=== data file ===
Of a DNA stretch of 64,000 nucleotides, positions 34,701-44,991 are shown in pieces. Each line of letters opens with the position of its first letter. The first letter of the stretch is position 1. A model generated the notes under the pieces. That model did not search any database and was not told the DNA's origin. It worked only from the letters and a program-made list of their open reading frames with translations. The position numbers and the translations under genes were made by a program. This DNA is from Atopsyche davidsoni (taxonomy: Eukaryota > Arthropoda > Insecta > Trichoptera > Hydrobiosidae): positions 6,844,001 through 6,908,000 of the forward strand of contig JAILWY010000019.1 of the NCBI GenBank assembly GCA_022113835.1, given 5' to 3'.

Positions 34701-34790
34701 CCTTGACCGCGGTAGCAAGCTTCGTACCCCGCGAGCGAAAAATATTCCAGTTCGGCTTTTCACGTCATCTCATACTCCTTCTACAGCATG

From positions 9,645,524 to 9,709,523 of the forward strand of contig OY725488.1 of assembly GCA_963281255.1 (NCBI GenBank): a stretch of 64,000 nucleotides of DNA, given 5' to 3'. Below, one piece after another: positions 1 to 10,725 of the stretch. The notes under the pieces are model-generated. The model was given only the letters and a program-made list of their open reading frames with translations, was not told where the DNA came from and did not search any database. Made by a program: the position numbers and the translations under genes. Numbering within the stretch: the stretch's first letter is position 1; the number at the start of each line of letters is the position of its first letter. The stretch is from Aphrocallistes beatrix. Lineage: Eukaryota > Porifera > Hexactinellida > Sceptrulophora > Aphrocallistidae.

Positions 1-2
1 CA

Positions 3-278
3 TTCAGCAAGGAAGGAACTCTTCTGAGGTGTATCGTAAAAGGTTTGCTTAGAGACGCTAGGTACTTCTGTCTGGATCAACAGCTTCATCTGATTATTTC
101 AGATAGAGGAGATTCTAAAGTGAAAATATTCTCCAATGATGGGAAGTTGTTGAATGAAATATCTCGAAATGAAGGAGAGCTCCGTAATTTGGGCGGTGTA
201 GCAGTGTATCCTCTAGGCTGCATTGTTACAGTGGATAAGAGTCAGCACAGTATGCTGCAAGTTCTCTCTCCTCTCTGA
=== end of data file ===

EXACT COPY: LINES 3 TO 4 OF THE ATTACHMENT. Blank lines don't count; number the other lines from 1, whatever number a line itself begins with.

34701 CCTTGACCGCGGTAGCAAGCTTCGTACCCCGCGAGCGAAAAATATTCCAGTTCGGCTTTTCACGTCATCTCATACTCCTTCTACAGCATG

From positions 9,645,524 to 9,709,523 of the forward strand of contig OY725488.1 of assembly GCA_963281255.1 (NCBI GenBank): a stretch of 64,000 nucleotides of DNA, given 5' to 3'. Below, one piece after another: positions 1 to 10,725 of the stretch. The notes under the pieces are model-generated. The model was given only the letters and a program-made list of their open reading frames with translations, was not told where the DNA came from and did not search any database. Made by a program: the position numbers and the translations under genes. Numbering within the stretch: the stretch's first letter is position 1; the number at the start of each line of letters is the position of its first letter. The stretch is from Aphrocallistes beatrix. Lineage: Eukaryota > Porifera > Hexactinellida > Sceptrulophora > Aphrocallistidae.